WHEN the Standard Life Foundation was given £84 million of unclaimed Standard Life demutualisation cash it said it wanted to channel the money into organisations looking to make a positive impact in the personal finance space.

Indeed, the foundation’s chief executive Mubin Haq said that, with £2m to allocate on an annual basis starting from this year, the aim is to “change the bigger picture in terms of policies and practice in relation to personal and household finances”.

Its first awards look set to do just that. Having just announced an initial distribution totalling £600,000, the charity is contributing £190,000 to a £300,000 project it is running in conjunction with thinktank the Resolution Foundation.

The three-year project will investigate the role of wealth in the 21st century with the aim of influencing policy-making over the next decade.

“Wealth has grown significantly in recent decades, increasing from three to nearly seven times Britain’s GDP - £13 trillion - since the 1980s,” Mr Haq said.

“This shift is driving major changes for Britain – from fast-growing inheritances, to generational gaps, and a decline in the role of income in determining lifetime living standards.

“Despite the growing importance of wealth, there has not been a commensurate increase in its role in policy and research debates.

“Significant but very recent progress in the availability of data on household wealth has not been built on to close this gap by increasing our awareness and understanding of wealth trends, including significant differences across age, generation, gender, place, income and parental wealth.

“Nor has enough focus been given to policy interactions with those trends.”

For each year the project runs, researchers will produce an audit of the wealth of families in the UK, focusing particularly on low to middle income households. The aim is to create a resource that can shape debates about wealth in public policy.

It also intends to choose a separate policy topic each year to do further research on, with the aim of “increasing the visibility of the issue and putting concrete policy options into the public domain”.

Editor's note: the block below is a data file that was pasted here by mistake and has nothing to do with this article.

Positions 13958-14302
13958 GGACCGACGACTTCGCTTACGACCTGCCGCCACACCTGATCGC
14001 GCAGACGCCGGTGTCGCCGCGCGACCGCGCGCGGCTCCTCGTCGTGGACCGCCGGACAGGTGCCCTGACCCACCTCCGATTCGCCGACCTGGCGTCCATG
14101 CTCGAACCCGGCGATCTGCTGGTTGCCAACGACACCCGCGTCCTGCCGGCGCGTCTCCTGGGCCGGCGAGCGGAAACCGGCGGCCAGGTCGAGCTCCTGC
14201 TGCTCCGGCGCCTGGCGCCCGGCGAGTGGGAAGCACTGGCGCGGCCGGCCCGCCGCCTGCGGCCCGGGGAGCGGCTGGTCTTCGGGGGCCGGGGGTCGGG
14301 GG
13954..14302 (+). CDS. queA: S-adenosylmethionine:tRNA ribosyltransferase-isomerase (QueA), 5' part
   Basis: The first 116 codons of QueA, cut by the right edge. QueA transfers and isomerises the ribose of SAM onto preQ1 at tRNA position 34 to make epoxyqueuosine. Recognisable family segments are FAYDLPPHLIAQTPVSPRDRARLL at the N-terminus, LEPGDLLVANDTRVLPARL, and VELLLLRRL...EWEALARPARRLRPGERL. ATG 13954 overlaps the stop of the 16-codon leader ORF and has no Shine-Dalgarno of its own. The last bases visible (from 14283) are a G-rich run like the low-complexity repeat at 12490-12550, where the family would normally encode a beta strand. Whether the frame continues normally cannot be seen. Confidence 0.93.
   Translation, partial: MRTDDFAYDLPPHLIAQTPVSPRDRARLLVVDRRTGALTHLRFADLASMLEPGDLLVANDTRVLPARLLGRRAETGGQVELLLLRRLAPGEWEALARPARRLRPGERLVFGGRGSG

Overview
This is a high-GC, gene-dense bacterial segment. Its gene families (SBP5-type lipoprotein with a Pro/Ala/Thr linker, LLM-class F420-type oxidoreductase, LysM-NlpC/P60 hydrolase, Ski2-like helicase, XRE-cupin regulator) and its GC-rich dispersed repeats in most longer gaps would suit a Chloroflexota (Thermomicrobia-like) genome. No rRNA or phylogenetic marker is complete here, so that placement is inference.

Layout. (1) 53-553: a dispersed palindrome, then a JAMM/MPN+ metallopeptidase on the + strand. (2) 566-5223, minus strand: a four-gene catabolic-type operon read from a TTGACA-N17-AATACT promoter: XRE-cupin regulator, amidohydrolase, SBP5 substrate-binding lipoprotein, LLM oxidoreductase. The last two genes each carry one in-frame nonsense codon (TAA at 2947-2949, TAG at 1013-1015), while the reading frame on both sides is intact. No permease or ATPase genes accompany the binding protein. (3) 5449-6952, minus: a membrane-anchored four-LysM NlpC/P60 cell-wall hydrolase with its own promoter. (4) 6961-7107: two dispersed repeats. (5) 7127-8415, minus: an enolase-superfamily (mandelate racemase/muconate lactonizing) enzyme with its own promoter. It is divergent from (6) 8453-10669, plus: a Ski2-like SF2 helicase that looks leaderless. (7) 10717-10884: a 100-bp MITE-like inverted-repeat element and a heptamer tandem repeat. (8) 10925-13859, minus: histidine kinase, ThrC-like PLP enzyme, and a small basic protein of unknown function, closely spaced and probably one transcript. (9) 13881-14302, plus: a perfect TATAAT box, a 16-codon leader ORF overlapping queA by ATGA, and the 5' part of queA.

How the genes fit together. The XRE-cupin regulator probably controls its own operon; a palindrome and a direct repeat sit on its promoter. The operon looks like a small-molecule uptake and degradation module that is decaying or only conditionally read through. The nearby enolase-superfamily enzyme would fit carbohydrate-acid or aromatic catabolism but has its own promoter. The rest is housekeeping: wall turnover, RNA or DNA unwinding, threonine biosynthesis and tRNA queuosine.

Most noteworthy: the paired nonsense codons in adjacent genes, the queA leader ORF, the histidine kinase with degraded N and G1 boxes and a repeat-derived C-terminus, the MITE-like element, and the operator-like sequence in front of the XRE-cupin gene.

While its collaboration with the Resolution Foundation will have a specific focus on wealth, the Standard Life Foundation is also backing projects that look at the other side of personal finance, making awards to two Scottish organisations to help them investigate poverty and social security respectively.

The first, which has received £75,000, is being led by charity Faith in Community Scotland and aims to connect people living in poverty with decision makers to help shape policy decisions on poverty-related issues.

The three-year project will focus specifically on the experiences of young people, those experiencing in-work poverty and those affected by Universal Credit

The second, which has been awarded £150,000, is being run by public-policy thinktank IPPR Scotland. According to the Standard Life Foundation, that project “will develop evidence, ideas and action to shape a social security system which better meets the needs of those living on low to middle incomes in Scotland”.

“IPPR Scotland will use quantitative analysis, focus groups and ideas labs to develop recommendations on how to deliver strategic change and long-term impact,” it said. “Given the recent devolution of social security powers to Scotland, this project could not be more timely.”

The Standard Life Foundation, which expects to award a further £1.5 million of grants this year, has also awarded £104,000 to Loughborough University’s Centre for Research in Social Policy and £70,000 to Newcastle University’s Centre for Rural Economy.

The former will spend 15 months investigating how the growing trend for single adults to live with their parents affects the finances and financial wellbeing of low-to-middle income families, while the latter will spend 18 months developing an evidence base for action to address financial hardship in rural Britain.

For Mr Haq, providing funding for projects that cover such a diverse range of topics “demonstrates that there are many ways to address financial problems and improve living standards”.

The Standard Life Foundation began life as the Standard Life Charitable Trust, but changed focus after the unclaimed demutualisation money became available in 2016.

A year-long strategic review conducted by Mr Haq after he joined from Trust for London last year determined that the trust could make more of an impact by focusing on effecting change in the personal finance space than by making charitable donations.